I also reviewed a zoomed-in model projection in central Oklahoma, and it appears that the National Severe Storms Laboratory WRF (NSSL WRF) is predicting a tornadic supercell to cross south central Oklahoma for over an hour. Norman, OK would likely be at least scraped by it, but Oklahoma City seems far enough north to miss it. Let me stress that the potential of being able to predict the movement of a supercell is unimaginably low and that last sentence should not be used as a forecast.
New model guidance just coming in the last hour tells me that this evening's severe weather event COULD be upgraded to a High Risk by the Storm Prediction Center (whose outlook is above). If this upgrade were to happen, it would most likely cover areas southwest of Norman into southeast Kansas. However, the moderate risk could very well stay in place as is- I'm unfamiliar with what the Storm Prediction Center is thinking about this event right now, so I cannot confidently say if they will upgrade or not. But based on the latest information, I see it is possible.
The threats for this event are as follows:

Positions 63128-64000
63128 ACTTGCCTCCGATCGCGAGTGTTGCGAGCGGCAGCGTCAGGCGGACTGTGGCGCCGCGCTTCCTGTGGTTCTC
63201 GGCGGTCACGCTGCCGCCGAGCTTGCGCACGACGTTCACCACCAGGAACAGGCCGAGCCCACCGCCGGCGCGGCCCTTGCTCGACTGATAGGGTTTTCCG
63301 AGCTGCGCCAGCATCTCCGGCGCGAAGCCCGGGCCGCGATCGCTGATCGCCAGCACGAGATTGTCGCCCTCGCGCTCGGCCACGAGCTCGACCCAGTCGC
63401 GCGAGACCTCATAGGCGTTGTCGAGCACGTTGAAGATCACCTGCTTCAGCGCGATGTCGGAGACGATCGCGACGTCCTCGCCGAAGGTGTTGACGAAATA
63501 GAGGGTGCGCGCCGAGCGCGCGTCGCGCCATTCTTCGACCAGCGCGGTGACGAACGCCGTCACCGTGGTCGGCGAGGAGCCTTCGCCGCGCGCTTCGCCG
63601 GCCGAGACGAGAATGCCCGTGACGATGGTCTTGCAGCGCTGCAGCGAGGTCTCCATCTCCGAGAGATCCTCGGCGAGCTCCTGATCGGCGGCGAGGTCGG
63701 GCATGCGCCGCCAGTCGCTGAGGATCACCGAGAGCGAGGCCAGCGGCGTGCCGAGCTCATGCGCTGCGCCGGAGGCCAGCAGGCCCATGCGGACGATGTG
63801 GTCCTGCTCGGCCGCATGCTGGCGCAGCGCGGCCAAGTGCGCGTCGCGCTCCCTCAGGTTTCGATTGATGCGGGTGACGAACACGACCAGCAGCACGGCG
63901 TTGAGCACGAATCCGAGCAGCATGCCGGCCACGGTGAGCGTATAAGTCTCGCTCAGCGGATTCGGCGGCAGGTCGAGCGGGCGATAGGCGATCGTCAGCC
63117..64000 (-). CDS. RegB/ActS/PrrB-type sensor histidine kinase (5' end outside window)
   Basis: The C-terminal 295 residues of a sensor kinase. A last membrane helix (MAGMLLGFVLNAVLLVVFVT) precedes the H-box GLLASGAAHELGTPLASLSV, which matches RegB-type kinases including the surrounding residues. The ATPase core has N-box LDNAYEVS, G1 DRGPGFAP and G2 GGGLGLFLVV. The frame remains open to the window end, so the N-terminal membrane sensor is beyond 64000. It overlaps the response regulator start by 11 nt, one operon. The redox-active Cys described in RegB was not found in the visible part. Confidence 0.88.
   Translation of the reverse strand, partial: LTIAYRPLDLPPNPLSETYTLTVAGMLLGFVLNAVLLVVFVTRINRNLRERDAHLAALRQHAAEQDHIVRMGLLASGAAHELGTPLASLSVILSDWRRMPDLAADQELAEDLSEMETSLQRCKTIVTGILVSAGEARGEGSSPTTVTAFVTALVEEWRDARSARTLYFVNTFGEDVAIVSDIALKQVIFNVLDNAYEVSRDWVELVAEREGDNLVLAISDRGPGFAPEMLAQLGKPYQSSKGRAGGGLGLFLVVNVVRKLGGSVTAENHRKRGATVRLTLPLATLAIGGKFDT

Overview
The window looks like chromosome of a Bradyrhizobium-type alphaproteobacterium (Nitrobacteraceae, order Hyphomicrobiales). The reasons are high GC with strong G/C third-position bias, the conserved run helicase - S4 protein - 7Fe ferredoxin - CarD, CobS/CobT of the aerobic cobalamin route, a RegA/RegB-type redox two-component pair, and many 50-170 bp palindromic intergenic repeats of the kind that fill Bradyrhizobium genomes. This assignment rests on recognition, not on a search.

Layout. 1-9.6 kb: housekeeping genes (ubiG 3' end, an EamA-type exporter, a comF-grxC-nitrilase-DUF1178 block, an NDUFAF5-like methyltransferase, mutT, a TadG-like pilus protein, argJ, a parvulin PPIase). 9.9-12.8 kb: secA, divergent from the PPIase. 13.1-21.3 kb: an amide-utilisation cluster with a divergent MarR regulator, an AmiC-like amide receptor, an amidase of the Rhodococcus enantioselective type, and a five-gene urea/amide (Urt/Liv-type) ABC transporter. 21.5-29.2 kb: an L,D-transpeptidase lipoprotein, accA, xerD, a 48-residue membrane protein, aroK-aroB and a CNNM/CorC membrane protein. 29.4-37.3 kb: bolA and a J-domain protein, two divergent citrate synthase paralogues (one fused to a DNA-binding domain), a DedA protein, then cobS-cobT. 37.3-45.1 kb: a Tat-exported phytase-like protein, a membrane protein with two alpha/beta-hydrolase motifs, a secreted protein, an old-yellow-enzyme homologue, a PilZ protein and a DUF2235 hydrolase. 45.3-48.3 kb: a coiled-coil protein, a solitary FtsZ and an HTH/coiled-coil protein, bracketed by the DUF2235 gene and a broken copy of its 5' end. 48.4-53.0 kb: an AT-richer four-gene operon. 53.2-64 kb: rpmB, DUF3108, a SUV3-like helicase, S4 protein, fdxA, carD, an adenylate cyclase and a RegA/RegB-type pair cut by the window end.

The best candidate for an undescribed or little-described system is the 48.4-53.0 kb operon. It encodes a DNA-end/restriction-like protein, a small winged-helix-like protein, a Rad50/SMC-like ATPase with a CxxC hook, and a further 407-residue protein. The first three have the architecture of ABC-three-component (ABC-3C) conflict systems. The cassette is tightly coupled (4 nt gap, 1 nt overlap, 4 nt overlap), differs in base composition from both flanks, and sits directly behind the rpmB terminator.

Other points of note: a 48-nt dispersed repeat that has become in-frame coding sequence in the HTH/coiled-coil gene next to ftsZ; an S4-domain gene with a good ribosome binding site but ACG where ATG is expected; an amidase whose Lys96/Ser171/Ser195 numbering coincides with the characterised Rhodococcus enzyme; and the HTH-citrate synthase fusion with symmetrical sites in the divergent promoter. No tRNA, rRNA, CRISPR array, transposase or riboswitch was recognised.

My chase spot (the location where I would go storm chase for the day) would begin in Paul's Valley, Oklahoma up north into Perry, OK to intercept the first budding storm cells.
A potentially life-threatening tornado episode is likely today across portions of Oklahoma, Kansas and Missouri. Large population centers, such as Oklahoma City, Norman and Tulsa in Oklahoma, Wichita, KS and Joplin, MO may be affected by this tornadic episode. It is advised that you prepare for this evening's weather event by securing loose outdoor objects, and familiarizing yourself with your emergency preparedness plan. Tonight may see multiple long-tracked supercells, of which more than one may put a tornado on the ground.